Now, scientists can better understand how the COVID-19 pandemic impacts our safety when participating in seasonal activities, such as enjoying a refreshing plunge in your indoor pool. Here’s everything you need to know about the Coronavirus in swimming pools.
The Centers for Disease Control and Prevention have always said that SARS-CoV-2 (the virus responsible for COVID-19 transmission) is unlikely to spread in pools, also releasing studies in May that indicated hot tubs and kid-friendly water parks were also safe recreational spots. There’s insufficient evidence that states COVID-19 can spread to humans through water in these places.
More data has just emerged that may assist you in understanding why pools are less hazardous than your intuition may lead you to assume regarding coronavirus in swimming pools.
Researchers from Imperial College London in the United Kingdom conducted an experiment combining swimming pool water with an engineered amount of infectious SARS-CoV-2 virus, which they believe would be largely diluted (rather than concentrated) in a swimming pool to begin with. Researchers discovered that chlorinated pool water effectively inactivates the virus in as short as 30 seconds in some cases.
Swimming pools efficiently deactivate free-floating COVID 19 because of chlorine or bromine- Sudeb Dalai, M.D., Ph.D. Moreover, COVID-19 doesn’t thrive well in freshwater sources such as lakes and ponds. The virus is spread in these locations only when people come so close to one another and avoid social distancing.
Does the Virus Spread in Saltwater Pools?
No. If saltwater pools are being taken care of, their filtration system converts salt into chlorine which can help eradicate the virus and keep your pool safe. So as long as you have a healthy pool you shouldn’t worry too much about getting coronavirus in swimming pools.
Do You Have to Observe Social Distancing in Water to Stay Safe From The Coronavirus in Swimming Pools?
Yes. “If you’re swimming and someone close to you coughs, you could catch the SARS-CoV-2 virus ” Coughing in pools has the potential to spread the coronavirus in swimming pools as it does everywhere else.
“We still have to ensure physical distancing measures in pools like what we’ve been doing about for the past few years everywhere else.”
Person-to-person is the most common form of transmission. Chauhan said.
“If you’re in a recreational setting, it may be more difficult to keep your distance. So staying away from crowded settings especially parties would be a wise decision until the epidemic subsides”
Can You Get a COVID Virus From Lakes and Ocean Water?
No, lakes and oceans are safe from the virus that causes COVID-19 because it’s not transmitted in water. However, social distancing and wearing of masks at all times must always take place, just like what we do to stay safe from the coronavirus in swimming pools or places where people gather.
Is Your Pool Safe From the Virus That Causes COVID-19?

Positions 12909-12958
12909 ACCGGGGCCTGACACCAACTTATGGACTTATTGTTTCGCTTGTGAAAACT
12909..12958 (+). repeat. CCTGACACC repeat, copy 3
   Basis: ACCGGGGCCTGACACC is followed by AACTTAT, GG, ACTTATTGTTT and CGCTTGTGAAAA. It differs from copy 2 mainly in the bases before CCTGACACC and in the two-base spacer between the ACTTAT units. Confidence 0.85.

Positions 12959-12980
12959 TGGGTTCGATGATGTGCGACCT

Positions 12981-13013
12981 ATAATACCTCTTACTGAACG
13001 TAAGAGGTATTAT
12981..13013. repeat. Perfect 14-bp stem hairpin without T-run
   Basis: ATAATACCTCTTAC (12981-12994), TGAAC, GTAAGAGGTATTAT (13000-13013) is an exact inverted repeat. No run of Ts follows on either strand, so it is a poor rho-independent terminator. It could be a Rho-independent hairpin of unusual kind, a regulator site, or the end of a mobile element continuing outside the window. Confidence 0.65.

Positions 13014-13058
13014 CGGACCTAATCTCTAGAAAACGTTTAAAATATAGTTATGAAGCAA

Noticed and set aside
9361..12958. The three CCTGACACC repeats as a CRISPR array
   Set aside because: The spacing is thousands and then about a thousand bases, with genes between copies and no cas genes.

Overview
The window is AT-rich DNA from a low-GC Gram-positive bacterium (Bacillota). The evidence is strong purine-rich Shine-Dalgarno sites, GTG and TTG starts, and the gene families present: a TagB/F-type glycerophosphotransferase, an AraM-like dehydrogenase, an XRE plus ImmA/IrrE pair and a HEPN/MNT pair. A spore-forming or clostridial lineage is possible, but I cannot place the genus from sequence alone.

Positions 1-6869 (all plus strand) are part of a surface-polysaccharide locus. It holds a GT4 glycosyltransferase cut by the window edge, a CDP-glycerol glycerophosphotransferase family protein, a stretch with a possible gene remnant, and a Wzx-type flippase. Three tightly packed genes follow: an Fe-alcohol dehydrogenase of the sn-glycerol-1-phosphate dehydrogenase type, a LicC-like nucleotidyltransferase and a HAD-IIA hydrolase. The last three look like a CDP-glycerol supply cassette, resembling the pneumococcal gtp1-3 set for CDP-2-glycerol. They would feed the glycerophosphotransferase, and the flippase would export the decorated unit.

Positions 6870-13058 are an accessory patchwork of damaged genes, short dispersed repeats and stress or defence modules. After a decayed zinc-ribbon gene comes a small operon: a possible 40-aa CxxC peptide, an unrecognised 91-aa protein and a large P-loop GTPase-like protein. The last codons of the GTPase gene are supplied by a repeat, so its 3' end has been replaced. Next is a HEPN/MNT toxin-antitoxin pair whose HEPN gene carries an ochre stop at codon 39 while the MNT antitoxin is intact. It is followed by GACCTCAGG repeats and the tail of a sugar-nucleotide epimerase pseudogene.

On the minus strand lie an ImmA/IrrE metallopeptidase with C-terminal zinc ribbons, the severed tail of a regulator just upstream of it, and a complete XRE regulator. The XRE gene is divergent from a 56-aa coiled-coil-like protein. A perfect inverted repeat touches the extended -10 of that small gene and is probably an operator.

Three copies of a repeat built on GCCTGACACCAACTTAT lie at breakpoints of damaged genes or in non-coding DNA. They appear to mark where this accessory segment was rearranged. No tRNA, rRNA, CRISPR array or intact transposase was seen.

Yes. As long as you keep your pool in good condition and disinfect the pool surroundings regularly, it should be completely safe.
However, according to Pastula, as long as there’s a surge in cases, these months may not be the best months to organize huge pool parties; so you don’t get a nasty surprise getting coronavirus in swimming pools.
In his opinion, “if you have your own pool and members of your home are swimming in it, and you are properly cleaning and treating your pool, then the risk of contracting COVID-19 is low.”
Are the Beaches Safe?
The ocean should be a safe place to swim if state and municipal authorities open up the beaches for recreational purposes.
Health officials in several states permit people to stroll on beaches, swim, or surf without fear of contracting an infection. Though, people are being asked not to gather in large numbers.
Getting together on too crowded beaches is not the best scenario. ” When you’re near someone who has shown signs of symptoms or is asymptomatic; you might inhale the infected droplets of that person.” So even if chlorinated or saltwater might reduce the chances of getting coronavirus in swimming pools, crowded places usually are a bad spot during this pandemic.
“For this reason, state and municipal officials advise people to use cloth masks while they are out and about in public. Masks do not really protect you. Masks protect others from you,” Pastula said.
What’s the Safest Way to Keep From Getting Infected?
Focus on how the virus can get to you: and that is by touching infected objects or by being exposed to an asymptomatic person.
The virus is usually transmitted through droplets, which come from someone who coughs or sneezes in front of you. Or you have to touch the surface with a live virus and carry it with your hands, even when we’re discussing coronavirus in swimming pools.
“Wash hands with soap and water frequently,” Chauhan said.
The most effective way of staying safe from this pandemic is to reduce going to crowded places and reducing the risk of contracting by getting fully vaccinated.
Having the vaccine also exempts you from wearing a mask in some pool facilities after the recent CDC update about mask mandates in public. A good dip in your pool might be the perfect summer treat after your last dose.
The main and most important goal of the study is to find out what preventive measures to take when it comes to the best way to deal with the pandemic. So it can be made safer for all of us to live our lives and enjoy the water without worrying too much about getting coronavirus in swimming pools.
Also, you can find articles about swimming pool safety and maintenance on our website. Here are a few to get you started.